Oman may introduce bankruptcy and insolvency law

The new law is currently being discussed and is expected to be in place within “a short space of time”
Oman may introduce bankruptcy and insolvency law
The decision to introduce a bankruptcy law in Oman would follow a similar move by UAE authorities.
By Claire Ferris-Lay
Tue 21 Feb 2012 12:32 PM

Oman may look at introducing a bankruptcy and insolvency law as it moves to bolster its investment climate, a senior member of the Gulf state’s Capital Market Authority has said.

The new law is currently being discussed and is expected to be in place within “in a short space of time,” Abdullah Salem Al Salmi, acting executive vice president of Capital Market Authority, said during a conference Monday. 

 “Oman certainly needs such laws. The idea is there and we are at the discussion level taking inputs from different sources and hopefully, in a short span of time, bankruptcy and insolvency laws would be in place,” he said, The Times of Oman reported. 

The decision to introduce a bankruptcy law in Oman would follow a similar move by UAE authorities.  A draft of the UAE’s first ever bankruptcy law is likely to be completed by the end of the year, a senior Dubai government official said earlier in the month.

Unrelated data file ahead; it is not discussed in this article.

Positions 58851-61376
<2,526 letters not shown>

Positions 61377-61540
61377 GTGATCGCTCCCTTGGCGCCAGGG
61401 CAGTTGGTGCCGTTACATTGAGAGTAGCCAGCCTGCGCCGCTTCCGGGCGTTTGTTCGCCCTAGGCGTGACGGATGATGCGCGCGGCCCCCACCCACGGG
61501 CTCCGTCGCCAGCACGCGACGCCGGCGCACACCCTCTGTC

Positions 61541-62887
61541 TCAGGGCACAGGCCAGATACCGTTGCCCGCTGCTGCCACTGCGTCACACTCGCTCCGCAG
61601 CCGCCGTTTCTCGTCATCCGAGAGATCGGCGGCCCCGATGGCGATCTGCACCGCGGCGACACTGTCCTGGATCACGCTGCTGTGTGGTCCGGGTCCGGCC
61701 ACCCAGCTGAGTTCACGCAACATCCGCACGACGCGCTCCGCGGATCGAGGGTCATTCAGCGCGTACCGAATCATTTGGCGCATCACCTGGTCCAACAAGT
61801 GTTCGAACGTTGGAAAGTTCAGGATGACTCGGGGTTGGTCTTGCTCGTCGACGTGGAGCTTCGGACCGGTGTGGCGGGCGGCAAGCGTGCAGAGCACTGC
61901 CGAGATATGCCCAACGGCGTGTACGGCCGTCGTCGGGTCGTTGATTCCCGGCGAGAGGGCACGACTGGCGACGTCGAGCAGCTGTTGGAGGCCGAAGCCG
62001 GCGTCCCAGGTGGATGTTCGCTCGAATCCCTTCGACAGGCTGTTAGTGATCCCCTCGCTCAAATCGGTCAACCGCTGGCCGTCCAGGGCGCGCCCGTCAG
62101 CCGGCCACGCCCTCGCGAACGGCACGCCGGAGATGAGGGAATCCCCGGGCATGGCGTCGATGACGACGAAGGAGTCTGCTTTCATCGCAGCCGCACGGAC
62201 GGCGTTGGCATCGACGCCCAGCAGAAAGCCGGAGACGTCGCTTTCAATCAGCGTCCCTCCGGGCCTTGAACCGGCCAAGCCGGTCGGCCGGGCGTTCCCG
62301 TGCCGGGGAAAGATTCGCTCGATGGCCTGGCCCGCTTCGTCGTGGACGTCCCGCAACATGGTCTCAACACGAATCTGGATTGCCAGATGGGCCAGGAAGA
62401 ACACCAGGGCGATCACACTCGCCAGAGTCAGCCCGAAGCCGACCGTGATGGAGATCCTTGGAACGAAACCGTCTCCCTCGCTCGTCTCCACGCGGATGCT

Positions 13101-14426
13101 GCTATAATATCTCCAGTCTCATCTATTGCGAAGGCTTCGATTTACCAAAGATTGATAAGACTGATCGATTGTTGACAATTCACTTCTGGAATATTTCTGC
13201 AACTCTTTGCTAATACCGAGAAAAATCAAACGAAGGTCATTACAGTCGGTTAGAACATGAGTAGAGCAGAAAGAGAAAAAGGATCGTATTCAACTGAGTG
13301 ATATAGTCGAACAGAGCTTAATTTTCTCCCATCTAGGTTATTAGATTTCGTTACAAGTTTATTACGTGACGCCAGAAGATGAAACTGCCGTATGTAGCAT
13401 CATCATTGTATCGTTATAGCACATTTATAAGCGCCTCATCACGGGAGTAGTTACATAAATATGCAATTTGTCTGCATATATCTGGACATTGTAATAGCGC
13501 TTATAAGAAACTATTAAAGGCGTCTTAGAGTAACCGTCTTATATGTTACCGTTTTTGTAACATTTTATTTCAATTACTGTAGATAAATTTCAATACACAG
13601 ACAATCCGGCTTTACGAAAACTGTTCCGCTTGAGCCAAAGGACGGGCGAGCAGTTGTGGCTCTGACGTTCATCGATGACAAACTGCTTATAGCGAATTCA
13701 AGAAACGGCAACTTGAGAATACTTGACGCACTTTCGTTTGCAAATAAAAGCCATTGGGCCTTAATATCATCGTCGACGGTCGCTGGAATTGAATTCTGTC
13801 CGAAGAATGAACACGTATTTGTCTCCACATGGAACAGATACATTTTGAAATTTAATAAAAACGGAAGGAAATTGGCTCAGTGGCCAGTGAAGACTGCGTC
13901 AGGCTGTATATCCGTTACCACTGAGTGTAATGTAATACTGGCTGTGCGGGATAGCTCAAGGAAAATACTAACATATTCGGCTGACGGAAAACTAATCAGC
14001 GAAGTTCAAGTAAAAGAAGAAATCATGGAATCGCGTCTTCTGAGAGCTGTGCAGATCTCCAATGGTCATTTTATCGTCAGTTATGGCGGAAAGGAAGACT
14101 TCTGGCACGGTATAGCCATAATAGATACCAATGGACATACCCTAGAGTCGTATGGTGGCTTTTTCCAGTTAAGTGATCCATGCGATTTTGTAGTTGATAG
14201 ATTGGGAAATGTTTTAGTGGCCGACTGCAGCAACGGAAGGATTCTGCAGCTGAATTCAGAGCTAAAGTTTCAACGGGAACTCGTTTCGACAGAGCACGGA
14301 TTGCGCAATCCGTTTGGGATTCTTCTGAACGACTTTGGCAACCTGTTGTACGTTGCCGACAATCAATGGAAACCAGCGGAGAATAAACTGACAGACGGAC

The ruling, modelled in part on US and British practices, is expected to help attract foreign investment and cut the number of expatriates absconding over debt obligations.

“We are more than 70 percent of the draft completed... We should come with this draft by the end of this year,” HE Sami Al Qamzi, director general of the department of economic development, told reporters on the sidelines of the Dubai Economic Outlook 2012 presentation last week.

The lack of bankruptcy laws in the UAE were pulled into the spotlight after some of Dubai’s largest state-owned firms sought to renegotiate borrowings in the wake of the global financial crisis.

Dubai World agreed economic terms with its lenders on $23.5bn of debt in May. State-owned developer Nakheel said in August it is restructuring AED59bn ($16.1bn) of liabilities, including AED32bn to Dubai government, AED19bn to trade creditors and AED8bn to banks.

The company narrowly avoided a 2009 sukuk default after Abu Dhabi stepped in with a last-minute $10bn lifeline for Dubai.

For all the latest business news from the UAE and Gulf countries, follow us on Twitter and Linkedin, like us on Facebook and subscribe to our YouTube page, which is updated daily.

Subscribe to our Newsletter

Subscribe to Arabian Business' newsletter to receive the latest breaking news and business stories in Dubai,the UAE and the GCC straight to your inbox.